Are Alabama workers dumber than Canadians?|
When it comes to Toyota, an auto exec seems to think so
By M.J. Ellington
DAILY Staff Writer
firstname.lastname@example.org · (334) 262-1104
MONTGOMERY — Workers in Ontario are highly trained, said a Canadian automotive association executive who believes workers in Alabama and Mississippi tend to be illiterate.
Gerry Fedchun's remarks came after Toyota's June 30 announcement that it will build RAV-4 sport utility vehicles at a new plant in Woodstock, Ontario.
President of a Canadian automotive parts association, Fedchun said work force illiteracy in states like Alabama and the superior reading skills of Canadian workers are the reasons the plant is going there and not to the Deep South.
He said the Canadians are cheaper to train, a point that he believes helped persuade Toyota to turn down offers of millions of dollars in incentives to locate in Canada.
The executive's remarks showed up in a Canadian Broadcasting Corp. story this week.
In remarks attributed to Fedchun, the story said the untrained and often illiterate work force in Alabama and Mississippi made it hard for automotive plants to get up to full production in the Southeast. He said trainers in Alabama had to use "pictorials" to teach workers who could not read how to run the highly technical plant equipment.
"The level of the work force in general is so high (in Canada) that the training program you need for people, even for people who have not worked in a Toyota plant before, is minimal compared to what you have to go through in the Southeastern United States," Fedchun said.
This was news to a Toyota executive at the company's Huntsville engine plant.
"Toyota has been extremely pleased with the work force in Alabama," said Jim Bolte, vice president of Toyota Motor Manufacturing Alabama in Huntsville. "Since starting production in 2003, we have announced two expansions and continue to hire highly skilled, dedicated Alabamians."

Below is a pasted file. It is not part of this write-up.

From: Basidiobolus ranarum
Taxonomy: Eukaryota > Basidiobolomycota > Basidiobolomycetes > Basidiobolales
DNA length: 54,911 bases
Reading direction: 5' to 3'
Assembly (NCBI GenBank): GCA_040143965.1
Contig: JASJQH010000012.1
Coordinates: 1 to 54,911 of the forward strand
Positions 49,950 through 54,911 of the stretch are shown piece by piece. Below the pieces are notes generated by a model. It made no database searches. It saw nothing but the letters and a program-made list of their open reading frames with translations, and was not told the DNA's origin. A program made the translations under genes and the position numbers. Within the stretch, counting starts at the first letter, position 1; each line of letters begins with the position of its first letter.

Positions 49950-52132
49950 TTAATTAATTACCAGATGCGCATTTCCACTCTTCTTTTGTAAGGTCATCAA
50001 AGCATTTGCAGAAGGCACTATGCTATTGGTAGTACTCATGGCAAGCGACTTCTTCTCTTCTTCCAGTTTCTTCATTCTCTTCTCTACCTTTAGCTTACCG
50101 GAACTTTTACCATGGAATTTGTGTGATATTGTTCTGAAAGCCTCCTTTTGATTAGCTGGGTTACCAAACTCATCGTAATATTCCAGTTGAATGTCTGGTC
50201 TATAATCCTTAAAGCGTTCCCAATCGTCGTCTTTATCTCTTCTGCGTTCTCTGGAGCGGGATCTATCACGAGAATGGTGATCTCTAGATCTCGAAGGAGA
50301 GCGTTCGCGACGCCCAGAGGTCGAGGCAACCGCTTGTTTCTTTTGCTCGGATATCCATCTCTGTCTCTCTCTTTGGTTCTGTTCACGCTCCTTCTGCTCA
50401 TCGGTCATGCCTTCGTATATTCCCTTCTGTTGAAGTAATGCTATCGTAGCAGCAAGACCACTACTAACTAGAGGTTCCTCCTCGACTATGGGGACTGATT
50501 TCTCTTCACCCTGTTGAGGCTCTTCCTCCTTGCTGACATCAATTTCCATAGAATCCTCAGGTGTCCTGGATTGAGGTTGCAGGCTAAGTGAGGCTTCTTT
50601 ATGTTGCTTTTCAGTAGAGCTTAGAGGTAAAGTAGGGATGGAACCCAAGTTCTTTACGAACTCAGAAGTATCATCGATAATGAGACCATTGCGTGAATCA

Bolte said more than 70 percent of the plant's employees have at least some college training and called the company's experience in the state "overwhelmingly positive."
Bolte said, "The Alabama work force continues to meet Toyota's high expectations. I truly believe we have assembled one of the most diverse, skilled and dedicated teams in the world, and I have no doubt we will find more of the same as we continue to expand and hire in Alabama."
Alabama Development Office Director Neal Wade said officials at Toyota had already sent him a copy of the CBC article and affirmed that "this is absolutely not the position of Toyota." Wade's office recruits industry to Alabama and works with other state agencies that plan, develop and implement training programs for industry in the state.
Wade said in addition to Toyota, Alabama also has plants representing Honda, Hyundai and Mercedes, as well as hundreds of suppliers. And, with the exception of Hyundai, which just opened its 2 million-square-foot manufacturing plant in Montgomery in May, Wade said all the automotive manufacturing plants in the state have expanded.
Ed Castille, director of Alabama Industrial Development Training, said the Canadian article is not the first to cast incorrect aspersions on Alabama's work force. "This guy is obviously uninformed," Castille said.
AIDT is an arm of the state's Department of Post-Secondary Education. "Our job is to design and put together individualized training programs for each plant," Castille said. AIDT recruits screens and trains employees for the individual jobs. "Any skill they lack, we provide training for," he added.
For the second year in a row, a Site Selection Magazine poll rated AIDT's work force development training program the best in the nation in 2005. The magazine is a national publication for industrial site selection consultants.
Bob Romine, vice chancellor for Workforce Development and Adult Education, affirmed the state's commitment to work force training as a way to expand job opportunities for Alabamians. The state is one of only a few in the country to have an "integrated work force development" program that provides graduated levels of work force preparation.
The integrated programs include training for pre-work force General Education Diploma, online GED, work force literacy and pre-employment skills. Romine said about 24,000 people each year take one or more of the training programs.
When textile plants began to leave Alabama a decade ago, the state got a wake-up call, Romine said. That was when state officials knew Alabama's future work force would wear a different hat, and Romine said the biggest hat is now high-tech manufacturing.
"Last month, Alabama's employment rate was 4.2 percent. That is lower than the national average," Romine added.
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